• Punjabi Girl wins The Fillies Championship Stakes (Gr.1)
  • Sir Cecil wins The Colts Championship Stakes (Gr.1)
THE ‘COWBOY’ IS NOW A DISTANT DREAM
KOLKATA
By Ranavir Bose
Monday 26 Feb 2018
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There is a certain amount of excitement in the air at RCTC and indeed across the racing fraternity in the country as the 56th edition of the Indian Turf Invitation Cup is slated to be run at the Calcutta racecourse on Sunday. What is rather unusual is the fact that there is not a single local entry among the fourteen entrants from the list of nominations and invitees. Hence, none of the top, local trainers will be seen in the paddock for the 2400m Grade I race that decides the ‘champion of champions’. Die hard local turfites who often reminisce about the premier quality of thoroughbreds that this centre has generated over the past several decades, will be sorely disappointed by a field bereft of any Calcutta based champion filly or colt.

While the local colts among the four-year-olds this year failed to make a lasting impression on the aficionados of the game, the Oaks winning filly Sana was held in high esteem by many. Unfortunately, the trip to Mumbai for the Indian Derby took a lot out of her. She lost about 15kg in weight and never quite recovered thereafter. The connections have thus wisely sent her to a stud in the south for ‘spelling’ – which in racing terminology defines a spell of recuperation before deciding on her next target. The filly left a void that none of the local aspirants could fill.

Those who were hoping for a revival of those days of glory when a colt named Midnight Cowboy romped home, can do nothing else but bask in the nostalgic memories of the last Calcutta based horse to win the Invitation Cup at this centre. The year was 1975. Named after the Dustin Hoffman hit of the seventies, Midnight Cowboy was a handsome bay with a prominent blaze and a pair of socks on his forelegs. Sired by the prolific Young Lochinvar out of Take Cover, the powerfully built colt commenced his racing career in Calcutta in 1974 under the care of a young trainer named Paddy Rylands. He was the last of the local brigade to lift the Invitation Cup at this centre — a good 43 years ago.

This property of the gorgeous and graceful Maharani Gina Narayan was installed as the firm favourite at 10-to-8 on and entrusted to champion rider Richard Alford.

“Midnight Cowboy was undoubtedly the best horse of his era,” says Alford, perhaps a trifle wistfully, while relaxing at his home. “At that time, Maharani Gina Narayan was one of the city’s leading owners and I was really fortunate to be patronised by her. The Cooch Behar family has a rich history in the city’s racing archives and to be associated with them gave me great pleasure.”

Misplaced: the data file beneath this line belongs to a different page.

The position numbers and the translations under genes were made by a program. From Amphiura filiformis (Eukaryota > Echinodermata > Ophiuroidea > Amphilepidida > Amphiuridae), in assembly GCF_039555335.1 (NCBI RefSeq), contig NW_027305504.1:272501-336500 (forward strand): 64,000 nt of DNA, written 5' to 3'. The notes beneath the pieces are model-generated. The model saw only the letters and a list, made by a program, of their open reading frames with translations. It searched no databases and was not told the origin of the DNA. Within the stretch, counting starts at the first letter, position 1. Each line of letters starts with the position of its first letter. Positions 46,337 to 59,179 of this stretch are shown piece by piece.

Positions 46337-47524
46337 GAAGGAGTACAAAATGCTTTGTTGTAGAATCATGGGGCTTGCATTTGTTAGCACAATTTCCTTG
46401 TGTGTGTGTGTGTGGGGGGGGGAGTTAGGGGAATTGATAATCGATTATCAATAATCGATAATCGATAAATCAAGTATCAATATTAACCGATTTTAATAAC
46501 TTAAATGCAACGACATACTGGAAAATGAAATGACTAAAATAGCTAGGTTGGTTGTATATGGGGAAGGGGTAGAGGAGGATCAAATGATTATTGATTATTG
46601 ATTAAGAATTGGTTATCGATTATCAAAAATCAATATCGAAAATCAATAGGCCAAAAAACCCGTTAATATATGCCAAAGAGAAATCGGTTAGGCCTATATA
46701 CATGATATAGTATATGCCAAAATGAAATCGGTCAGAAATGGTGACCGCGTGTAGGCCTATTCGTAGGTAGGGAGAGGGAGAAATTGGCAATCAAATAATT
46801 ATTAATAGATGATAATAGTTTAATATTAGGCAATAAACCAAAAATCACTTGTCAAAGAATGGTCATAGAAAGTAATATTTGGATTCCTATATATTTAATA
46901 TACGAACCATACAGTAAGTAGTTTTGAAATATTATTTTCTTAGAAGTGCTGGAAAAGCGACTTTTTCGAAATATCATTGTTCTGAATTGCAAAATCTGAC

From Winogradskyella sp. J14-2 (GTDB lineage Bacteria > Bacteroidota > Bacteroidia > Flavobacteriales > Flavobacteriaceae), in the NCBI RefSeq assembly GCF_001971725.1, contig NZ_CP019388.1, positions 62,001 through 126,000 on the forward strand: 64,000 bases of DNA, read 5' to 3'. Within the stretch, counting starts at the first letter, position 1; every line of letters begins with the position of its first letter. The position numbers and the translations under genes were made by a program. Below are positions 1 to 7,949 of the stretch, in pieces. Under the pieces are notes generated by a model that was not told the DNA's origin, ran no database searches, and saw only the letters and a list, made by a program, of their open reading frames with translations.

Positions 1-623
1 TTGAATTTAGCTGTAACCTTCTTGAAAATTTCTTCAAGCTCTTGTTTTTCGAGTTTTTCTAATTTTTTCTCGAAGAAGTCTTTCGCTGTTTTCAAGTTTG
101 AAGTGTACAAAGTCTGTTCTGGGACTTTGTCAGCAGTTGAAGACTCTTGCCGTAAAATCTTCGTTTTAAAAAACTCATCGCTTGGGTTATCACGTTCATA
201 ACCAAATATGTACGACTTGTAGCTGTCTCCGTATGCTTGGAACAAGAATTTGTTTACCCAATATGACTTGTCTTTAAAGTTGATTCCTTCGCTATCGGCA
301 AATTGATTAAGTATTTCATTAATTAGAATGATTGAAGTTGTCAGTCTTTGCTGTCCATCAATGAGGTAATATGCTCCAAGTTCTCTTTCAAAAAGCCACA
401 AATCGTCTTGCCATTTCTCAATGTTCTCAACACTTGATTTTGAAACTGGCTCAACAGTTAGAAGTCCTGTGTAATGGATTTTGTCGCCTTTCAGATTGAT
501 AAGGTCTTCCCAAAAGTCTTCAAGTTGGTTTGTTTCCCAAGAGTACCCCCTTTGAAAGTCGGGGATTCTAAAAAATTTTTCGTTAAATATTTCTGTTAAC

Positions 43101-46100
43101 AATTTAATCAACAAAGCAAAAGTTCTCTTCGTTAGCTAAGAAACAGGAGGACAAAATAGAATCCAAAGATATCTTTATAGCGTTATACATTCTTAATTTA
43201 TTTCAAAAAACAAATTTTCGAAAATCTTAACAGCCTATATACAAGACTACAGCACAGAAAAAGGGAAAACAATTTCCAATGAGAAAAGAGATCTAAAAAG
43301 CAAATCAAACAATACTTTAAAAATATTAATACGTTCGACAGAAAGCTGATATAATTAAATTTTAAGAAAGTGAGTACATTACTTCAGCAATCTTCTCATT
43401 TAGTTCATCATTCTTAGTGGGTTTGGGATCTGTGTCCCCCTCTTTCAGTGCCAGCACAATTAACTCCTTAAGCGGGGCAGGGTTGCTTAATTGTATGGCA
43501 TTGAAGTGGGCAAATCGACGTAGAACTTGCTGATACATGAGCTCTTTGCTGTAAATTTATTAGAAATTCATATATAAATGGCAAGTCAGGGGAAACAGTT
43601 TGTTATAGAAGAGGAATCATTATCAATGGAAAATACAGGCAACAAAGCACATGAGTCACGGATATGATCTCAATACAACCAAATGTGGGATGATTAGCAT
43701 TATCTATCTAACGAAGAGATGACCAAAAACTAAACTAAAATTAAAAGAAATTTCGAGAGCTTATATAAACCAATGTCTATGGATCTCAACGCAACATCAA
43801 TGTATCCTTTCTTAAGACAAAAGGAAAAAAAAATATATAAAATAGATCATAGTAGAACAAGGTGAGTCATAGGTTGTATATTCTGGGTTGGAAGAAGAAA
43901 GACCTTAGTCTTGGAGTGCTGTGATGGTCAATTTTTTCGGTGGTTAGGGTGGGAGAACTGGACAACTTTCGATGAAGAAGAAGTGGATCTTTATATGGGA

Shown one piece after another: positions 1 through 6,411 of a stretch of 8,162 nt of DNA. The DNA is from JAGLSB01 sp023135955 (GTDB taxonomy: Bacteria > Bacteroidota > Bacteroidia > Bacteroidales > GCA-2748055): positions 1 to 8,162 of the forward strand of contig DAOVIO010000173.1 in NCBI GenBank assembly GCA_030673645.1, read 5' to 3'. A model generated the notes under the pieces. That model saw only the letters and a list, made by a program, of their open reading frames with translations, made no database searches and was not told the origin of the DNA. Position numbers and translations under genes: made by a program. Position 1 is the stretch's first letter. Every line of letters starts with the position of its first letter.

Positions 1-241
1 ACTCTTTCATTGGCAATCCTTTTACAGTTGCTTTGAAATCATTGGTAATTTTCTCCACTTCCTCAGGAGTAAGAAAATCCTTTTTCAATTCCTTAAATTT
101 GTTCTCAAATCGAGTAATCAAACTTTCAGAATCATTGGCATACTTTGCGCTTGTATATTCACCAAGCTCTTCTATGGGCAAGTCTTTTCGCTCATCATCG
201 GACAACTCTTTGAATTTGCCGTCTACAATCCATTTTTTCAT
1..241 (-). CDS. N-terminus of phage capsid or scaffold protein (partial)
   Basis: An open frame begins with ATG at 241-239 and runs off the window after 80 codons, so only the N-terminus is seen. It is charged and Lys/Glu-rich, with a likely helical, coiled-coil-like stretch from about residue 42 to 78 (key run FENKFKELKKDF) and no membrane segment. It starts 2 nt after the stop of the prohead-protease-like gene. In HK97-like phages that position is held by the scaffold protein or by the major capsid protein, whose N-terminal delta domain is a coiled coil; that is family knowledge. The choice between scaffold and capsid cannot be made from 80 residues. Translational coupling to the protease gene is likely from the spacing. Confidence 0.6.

“Naturally, I was a little nervous before the race, but although I was only 29 at that time, I had gathered enough big-race experience by then to know that apart from saddle artistry, concentration is everything. I had piloted Rare Gem to victory in the Bangalore Derby prior to the big race and that had boosted my confidence level immensely.”

“I knew I had to be wary of Half-a-Crown, a winner of five classics at Chennai and Bangalore. Sure enough, Half-A-Crown was threatening to run away after Calcutta’s infamous turning for home. At that point of time, my mount was snugly tucked along the rails in the sixth slot. I moved him up quickly along the rails to be fourth and switched him to the outside before reminding him of the task at hand. The Cowboy responded majestically and cantered away for a memorable five-length triumph .” concluded Alford. Indeed, it is a race that oldtimers at this centre relate with a sense of pride till date.

Incidentally, Alford had the privilege of riding another Invitation Cup winner from this metropolis — Hovercraft — but unfortunately for him, not in the big race. In the year 1964, when he had finished his apprenticeship, Alford had ridden this Mac Galstaun-trained filly to a couple of victories during the Bangalore Summer season, but a fractured leg due to a fall, kept him out of action for the rest of the season. It was left to jockey Faggotter to pull off one of the biggest coups in the history of this blue riband of the turf. The frail filly’s triumph over the runaway favourite Prince Pradeep is now part of racing folklore — one that local turfites will happily narrate with a mixture of awe and disbelief. But that’s another story best kept for another day!